Sea Monsters in the Desert? Remains of Cuddly Sea Cow Discovered in Egypt

Sea Monsters in the Desert? Remains of Cuddly Sea Cow Discovered in Egypt

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In 2019, a team of scientists excavating in the scorched sands of ancient Egypt, far from the royal burial zone at Saqqara with its mummified animals and birds, uncovered the remains of a giant creature. Far, not only is distance, but even more so in time, for this prehistoric giant was alive about 40 million years ago.

The Giants of Pre-Terraformed Ancient Egypt

When we read stories of discoveries in ancient Egypt involving animals, they generally include the mummified animal remains of crocodiles, ibis, dogs and millions of cats. Perhaps one creature that nobody, not even in their wildest dreams, would ever associate with ancient Egypt is the sea cow. But you will after reading this.

The now dry desert lands of Saqqara . Who would imagine that same land was once covered in water and home to ancient sea monsters. ( Sergey/ Adobe Stock)

During the late Eocene, which describes the period between 40 million to 35 million years ago, giant, yet gentle, marine creatures glided through waters that once occupied the space that is today filled with the deserts of Egypt , according to a new study that appeared online this week at the Society of Vertebrate Paleontology's annual conference .

In the study Dr. Mohamed Korany Ismail Abdel-Gawad, a lecturer of vertebrate paleontology and supervisor of the Vertebrate Paleontology Laboratory at Cairo University, details the 2019 discovery of a new Sirenia fossil that represents “the ribs and limb bones of an almost fully grown individual.” Egypt's eastern desert was home to an ancient sea monster , a long-lost relative of the manatees ( Trichechus), who are often called “dugongs” or “sea cows” after their slow-moving gentle demeanor seen as similar to land-based bovines.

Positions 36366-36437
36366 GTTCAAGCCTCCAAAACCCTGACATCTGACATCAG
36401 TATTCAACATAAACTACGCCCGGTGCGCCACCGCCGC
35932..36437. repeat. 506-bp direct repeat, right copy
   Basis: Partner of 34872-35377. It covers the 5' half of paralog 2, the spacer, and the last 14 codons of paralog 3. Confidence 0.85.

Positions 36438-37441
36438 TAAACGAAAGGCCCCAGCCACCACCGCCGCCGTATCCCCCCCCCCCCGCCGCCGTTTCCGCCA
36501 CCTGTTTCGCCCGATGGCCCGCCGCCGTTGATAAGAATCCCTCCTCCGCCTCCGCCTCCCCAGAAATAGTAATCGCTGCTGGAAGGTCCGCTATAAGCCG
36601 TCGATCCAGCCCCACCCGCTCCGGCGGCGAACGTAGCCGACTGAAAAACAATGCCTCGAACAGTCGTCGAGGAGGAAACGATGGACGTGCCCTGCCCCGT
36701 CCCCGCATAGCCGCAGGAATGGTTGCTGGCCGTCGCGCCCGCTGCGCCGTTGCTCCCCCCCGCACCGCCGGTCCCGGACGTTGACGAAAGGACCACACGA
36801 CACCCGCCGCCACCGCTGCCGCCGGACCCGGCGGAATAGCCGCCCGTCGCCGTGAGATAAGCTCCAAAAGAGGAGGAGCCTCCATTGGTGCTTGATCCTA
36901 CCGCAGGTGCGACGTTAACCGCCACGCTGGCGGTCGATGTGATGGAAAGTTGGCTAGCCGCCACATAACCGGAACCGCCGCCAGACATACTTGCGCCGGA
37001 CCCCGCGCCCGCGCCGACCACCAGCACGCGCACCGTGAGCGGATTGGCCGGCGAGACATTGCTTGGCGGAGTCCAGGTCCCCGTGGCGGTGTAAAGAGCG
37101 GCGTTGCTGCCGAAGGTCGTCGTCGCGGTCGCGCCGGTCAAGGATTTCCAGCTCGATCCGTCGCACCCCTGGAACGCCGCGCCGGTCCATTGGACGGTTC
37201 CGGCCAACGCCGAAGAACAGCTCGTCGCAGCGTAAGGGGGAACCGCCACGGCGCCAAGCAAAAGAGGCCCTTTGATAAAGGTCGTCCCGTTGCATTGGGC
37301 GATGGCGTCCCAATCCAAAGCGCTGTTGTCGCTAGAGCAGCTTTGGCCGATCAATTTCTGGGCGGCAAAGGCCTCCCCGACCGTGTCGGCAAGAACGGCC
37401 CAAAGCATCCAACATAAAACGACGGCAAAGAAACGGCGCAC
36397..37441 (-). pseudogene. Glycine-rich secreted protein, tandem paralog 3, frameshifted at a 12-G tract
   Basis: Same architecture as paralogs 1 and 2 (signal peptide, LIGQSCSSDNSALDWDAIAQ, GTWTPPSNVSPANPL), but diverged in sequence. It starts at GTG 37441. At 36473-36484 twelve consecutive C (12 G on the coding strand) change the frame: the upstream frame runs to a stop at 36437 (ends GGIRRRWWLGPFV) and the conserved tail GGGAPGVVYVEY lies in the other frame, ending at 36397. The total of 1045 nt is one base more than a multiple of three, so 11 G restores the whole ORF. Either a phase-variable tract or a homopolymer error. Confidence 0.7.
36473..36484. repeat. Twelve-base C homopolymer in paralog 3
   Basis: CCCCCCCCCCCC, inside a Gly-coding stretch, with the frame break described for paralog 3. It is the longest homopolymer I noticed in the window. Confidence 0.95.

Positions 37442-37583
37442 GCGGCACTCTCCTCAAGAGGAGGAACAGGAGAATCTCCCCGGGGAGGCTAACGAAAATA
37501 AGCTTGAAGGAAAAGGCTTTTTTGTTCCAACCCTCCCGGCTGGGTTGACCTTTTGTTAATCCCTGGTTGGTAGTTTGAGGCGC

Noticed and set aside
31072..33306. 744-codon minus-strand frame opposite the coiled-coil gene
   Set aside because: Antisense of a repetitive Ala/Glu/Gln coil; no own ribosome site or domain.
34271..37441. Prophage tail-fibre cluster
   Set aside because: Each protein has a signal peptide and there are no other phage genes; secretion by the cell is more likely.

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Fragment of a Sirenia rib bone, related to the modern-day sea cow, from the late Eocene found in the Eastern Desert in Egypt. (Mohamed Korany Ismail Abdel-Gawad)

Swimming in the Egyptian Deserts

Manatees are mostly-herbivorous marine mammals. There are four living species which are grouped in the Sirenia order which comprises: the Amazonian manatee, the West Indian manatee, and the West African manatee. A Live Science article about the new discovery explains that similarly to modern whales, the mammalian ancestors of the Sirenia order were originally land-based creatures before they transitioned into the sea. According to a 2012 publication by the University of Michigan , ancient Sirenia once swam in what is today the Western Desert of Egypt.

The 2012 paper explains that Pezosiren portelli is the earliest known Sirenia species. Existing in the middle Eocene of Jamaica, about 50 million years ago, the semiaquatic creature it still had front and hind limbs. But, by the late Eocene, around 40 million years ago, this newfound Sirenia fossil had become completely aquatic with its legs being fully replaced with fins.